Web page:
EMU and Oakland universities consider baseball league – if alcohol is okay


Lansing – A summer baseball league could expand to two Michigan college stadiums, but only if new legislation allows them a liquor license.

A bill recently introduced by the House would change liquor laws to include Eastern Michigan University and Oakland University baseball stadiums as sellers of alcohol.

The bill is sponsored by Representative Matt Hall, R-Marshall, who did not respond to a request for comment.

Universities can now obtain a liquor license and sell alcohol in their conference centers, hotels, restaurants and golf clubs, but only if the land is leased to private companies.

The amendment to the law would allow Eastern and Oakland to rent their baseball stadiums between the fall and spring semesters, said Bob Murphy, director of policy for the Michigan Association of State Universities.

Murphy said the stadiums will be filled with the Northwoods League, a summer college baseball league with 22 teams in seven states. The liquor license would not apply to regular season games for Oakland or Eastern.

“The changes to the bill relate to an expansion of the league, which wants to add teams based on these stadiums,” Murphy said. “The universities would rent the baseball parks to be operated by the team, so it wouldn’t be for the Eagles or the Golden Grizzly games.”

The league’s Great Lakes division currently has three teams in Michigan: the Traverse City Pit Spitters, the Kalamazoo Growlers, and the Battle Creek Bombers.

All of them have liquor licenses, according to Dick Radatz, Jr., president and co-founder of the league.

“We have 1.3 billion fans per summer who come to our league,” Radatz said. “The inability to serve alcohol is the barrier to why we are not already in these stages.”

The league insisted on updating the legislation before expanding to college stadiums, said Steve Waterfield, Oakland athletic director.

“We had a few initial conversations before the pandemic with the Northwoods League,” said Waterfield, “and it was clear from those that the liquor license part was critical.”

The Northwoods League has letters of intent from both universities, according to Radatz.

“Usually these facilities exist and they are underutilized in the summer, with the exception of some camps,” Radatz said. “But we can come in as a tenant, them being the owner, and they can earn income.”

The baseball stadium in Eastern Michigan, called Oestrike Stadium, has a capacity of 2,500. Oakland can accommodate 500 people.

Radatz said the summer league is an income-generating opportunity for businesses in the region.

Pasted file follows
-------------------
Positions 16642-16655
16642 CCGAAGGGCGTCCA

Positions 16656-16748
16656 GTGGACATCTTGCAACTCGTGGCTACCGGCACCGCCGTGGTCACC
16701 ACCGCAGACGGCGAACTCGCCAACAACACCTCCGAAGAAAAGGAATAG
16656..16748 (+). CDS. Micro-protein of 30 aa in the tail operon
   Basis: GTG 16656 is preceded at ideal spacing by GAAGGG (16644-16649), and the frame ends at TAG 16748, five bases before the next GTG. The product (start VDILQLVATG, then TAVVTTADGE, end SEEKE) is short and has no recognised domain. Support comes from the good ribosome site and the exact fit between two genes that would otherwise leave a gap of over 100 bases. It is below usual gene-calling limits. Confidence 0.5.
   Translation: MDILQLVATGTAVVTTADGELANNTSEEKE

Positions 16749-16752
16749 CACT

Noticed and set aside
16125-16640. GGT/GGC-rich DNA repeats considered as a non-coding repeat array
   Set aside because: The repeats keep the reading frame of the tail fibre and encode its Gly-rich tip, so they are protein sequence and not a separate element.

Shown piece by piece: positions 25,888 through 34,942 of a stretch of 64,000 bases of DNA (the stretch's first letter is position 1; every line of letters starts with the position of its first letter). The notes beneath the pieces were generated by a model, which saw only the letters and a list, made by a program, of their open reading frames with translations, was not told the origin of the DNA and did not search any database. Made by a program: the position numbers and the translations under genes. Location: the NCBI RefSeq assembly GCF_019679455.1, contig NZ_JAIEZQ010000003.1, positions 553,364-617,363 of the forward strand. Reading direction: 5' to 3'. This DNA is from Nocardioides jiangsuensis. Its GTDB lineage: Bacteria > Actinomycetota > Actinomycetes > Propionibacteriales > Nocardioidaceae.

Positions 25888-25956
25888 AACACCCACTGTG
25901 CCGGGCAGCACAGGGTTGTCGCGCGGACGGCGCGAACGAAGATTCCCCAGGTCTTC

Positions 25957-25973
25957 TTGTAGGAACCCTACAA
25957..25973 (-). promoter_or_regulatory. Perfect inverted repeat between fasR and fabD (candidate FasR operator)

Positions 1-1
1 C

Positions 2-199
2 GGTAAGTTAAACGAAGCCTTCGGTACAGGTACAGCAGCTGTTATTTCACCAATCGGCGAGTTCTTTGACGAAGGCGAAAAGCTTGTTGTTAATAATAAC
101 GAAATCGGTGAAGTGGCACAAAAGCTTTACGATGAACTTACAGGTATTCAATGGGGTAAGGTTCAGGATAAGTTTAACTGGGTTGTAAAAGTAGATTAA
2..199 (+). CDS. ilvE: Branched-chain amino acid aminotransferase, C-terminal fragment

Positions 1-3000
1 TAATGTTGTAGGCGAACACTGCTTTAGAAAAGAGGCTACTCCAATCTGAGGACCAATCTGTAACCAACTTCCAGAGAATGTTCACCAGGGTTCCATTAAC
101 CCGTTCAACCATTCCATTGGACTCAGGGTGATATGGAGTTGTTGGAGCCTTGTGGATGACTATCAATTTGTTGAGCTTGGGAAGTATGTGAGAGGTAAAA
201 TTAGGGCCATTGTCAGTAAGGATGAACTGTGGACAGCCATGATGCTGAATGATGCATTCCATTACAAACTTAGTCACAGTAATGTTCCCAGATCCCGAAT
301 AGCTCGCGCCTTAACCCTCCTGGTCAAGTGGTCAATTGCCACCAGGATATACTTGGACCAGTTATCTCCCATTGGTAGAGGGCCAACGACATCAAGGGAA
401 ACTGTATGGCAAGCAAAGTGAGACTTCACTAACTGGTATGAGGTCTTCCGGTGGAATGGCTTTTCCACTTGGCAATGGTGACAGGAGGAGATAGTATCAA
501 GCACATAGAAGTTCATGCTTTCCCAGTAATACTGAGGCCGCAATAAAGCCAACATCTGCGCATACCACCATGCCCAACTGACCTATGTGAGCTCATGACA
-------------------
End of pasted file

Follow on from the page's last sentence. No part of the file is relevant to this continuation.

“Initially, we looked at opposition to the bill because of the effect it might have on other businesses, such as bars and restaurants,” Radatz said. “But it’s actually quite the opposite because people will stop and drink before and after games.”

The possibility of underage drinking is an added precautionary reason, said Doug Scoles, regional executive director of Mothers Against Drunk Driving.

“If you’ve done everything exactly right, there should be nothing to worry about,” Scoles said. “But the reality is, you’re a lot more likely to have underage drinkers, and when you walk into a college campus you run into a whole bunch of new issues.”

“Our concern is to take the necessary precautions to ensure that the training of the servers continues and that they verify the credentials,” he said.

Waterfield said Oakland’s leadership supported the legislation.

“If we move forward it is very important to make sure that we comply with everything and that it is done in a safe and responsible manner,” he said.

He noted that the partnership could also be an opportunity for a refurbished baseball facility.

According to Murphy, the two universities would likely receive rent payments from the Northwoods League.

The full impact of revenues on universities would not be determined until after the legislation is passed, Waterfield said.

“A lot of the real benefits would depend on the type of deal you make,” he said.

Eastern’s sports department, however, has not been made aware of the bill or any future deals, according to Greg Steiner, Eastern’s deputy athletic director for sports media relations.

“Maybe this is something the university has been working on,” Steiner said, “but they didn’t get us involved in athletics.”

EMU media relations did not respond to a request for comment. Murphy said EMU and Oakland were the only two universities to be included in the league’s expansion at that time.

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